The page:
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The nutrition transition in Korea and Australia: Child growth, infant mortality and diabetes

Lee, M.K. (2014) The nutrition transition in Korea and Australia: Child growth, infant mortality and diabetes. Journal of Nutrition & Intermediary Metabolism, 1 . p. 39.

Free to read: https://doi.org/10.1016/j.jnim.2014.10.140
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Abstract

Background/Aims: To review the nutrition transition in the Republic of Korea and Australia and associations with diabetes prevalence

Methods: A systematic review of relevant literature

Results: In the past 50 years Korea has improved its health and nutrition indicators more rapidly than any other large country. Infant mortality declined from 350 at the beginning of the 20th century to 109 in 1950 and is currently 4.01 per 1,000 live births. The equivalent rates for Australia are 103, 24.5 and 4.3 per 1,000 live births respectively. Completed height of boys and girls in Korea has increased at rate of 1.1 cm/decade for boys and girls in Korea compared to Australia (0.7 and 0.1 cm). Life expectancy has increased in Korea from 52.4 years in 1960, to 79.6 years in 2012 (Australia 71 and 82.1 years). The rapid improvement in nutrition and the continuing momentum for growth has contributed to increasing rates of obesity and diabetes. Diabetes is now found in 9.0% of Korean adults compared to 7.2% of Australians.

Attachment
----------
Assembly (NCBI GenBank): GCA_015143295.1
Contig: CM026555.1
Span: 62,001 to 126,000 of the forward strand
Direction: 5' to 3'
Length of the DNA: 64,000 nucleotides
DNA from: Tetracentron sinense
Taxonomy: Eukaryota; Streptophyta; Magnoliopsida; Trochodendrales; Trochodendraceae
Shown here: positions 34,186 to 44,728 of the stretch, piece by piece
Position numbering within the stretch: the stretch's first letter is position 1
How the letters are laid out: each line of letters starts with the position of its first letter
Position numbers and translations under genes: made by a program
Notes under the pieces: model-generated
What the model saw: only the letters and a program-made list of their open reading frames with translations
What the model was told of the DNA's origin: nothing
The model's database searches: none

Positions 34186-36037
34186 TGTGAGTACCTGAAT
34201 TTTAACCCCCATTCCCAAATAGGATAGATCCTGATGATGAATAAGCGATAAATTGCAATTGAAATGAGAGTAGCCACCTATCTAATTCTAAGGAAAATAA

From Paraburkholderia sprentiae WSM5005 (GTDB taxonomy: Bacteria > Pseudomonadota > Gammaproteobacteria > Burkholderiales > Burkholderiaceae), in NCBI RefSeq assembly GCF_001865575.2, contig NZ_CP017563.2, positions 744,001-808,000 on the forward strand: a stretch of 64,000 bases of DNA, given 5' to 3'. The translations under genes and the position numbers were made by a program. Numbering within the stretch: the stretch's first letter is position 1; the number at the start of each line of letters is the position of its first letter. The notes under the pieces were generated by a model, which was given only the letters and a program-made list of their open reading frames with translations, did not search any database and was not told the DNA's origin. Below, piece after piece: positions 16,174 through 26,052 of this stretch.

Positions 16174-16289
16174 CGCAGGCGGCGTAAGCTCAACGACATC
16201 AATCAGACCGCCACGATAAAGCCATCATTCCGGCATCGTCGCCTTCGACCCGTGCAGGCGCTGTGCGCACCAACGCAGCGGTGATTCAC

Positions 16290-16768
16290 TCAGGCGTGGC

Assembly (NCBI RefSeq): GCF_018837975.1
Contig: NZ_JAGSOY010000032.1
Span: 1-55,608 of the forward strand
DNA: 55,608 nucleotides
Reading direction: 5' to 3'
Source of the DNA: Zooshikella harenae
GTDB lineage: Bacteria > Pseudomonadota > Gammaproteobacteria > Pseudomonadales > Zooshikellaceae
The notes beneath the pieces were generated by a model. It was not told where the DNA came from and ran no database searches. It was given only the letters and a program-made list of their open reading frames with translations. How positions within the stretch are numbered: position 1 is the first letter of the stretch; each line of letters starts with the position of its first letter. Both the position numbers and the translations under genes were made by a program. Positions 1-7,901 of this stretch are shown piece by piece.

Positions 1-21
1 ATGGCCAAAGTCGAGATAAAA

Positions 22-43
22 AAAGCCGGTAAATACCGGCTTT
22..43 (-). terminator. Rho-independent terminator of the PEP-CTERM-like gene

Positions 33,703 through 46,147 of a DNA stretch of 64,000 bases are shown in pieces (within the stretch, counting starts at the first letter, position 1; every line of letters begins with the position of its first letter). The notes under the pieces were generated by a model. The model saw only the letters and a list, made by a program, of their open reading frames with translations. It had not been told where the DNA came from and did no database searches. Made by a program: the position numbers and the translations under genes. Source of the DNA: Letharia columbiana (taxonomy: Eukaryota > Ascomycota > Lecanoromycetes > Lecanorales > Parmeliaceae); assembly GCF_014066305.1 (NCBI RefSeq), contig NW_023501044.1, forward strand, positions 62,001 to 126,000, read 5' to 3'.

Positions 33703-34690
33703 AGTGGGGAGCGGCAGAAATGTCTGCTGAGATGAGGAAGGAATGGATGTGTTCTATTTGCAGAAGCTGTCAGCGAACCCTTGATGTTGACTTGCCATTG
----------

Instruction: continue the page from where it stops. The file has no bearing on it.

Conclusions: Korea has had the most rapid improvement in nutrition and growth rates of any OECD country, but this is being accompanied by a rapid increase in obesity and diabetes.

Publication Type: Journal Article
Murdoch Affiliation: School of Health Professions
Publisher: Elsevier
Copyright: © 2014 Published by Elsevier Inc.
URI: http://researchrepository.murdoch.edu.au/id/eprint/37350
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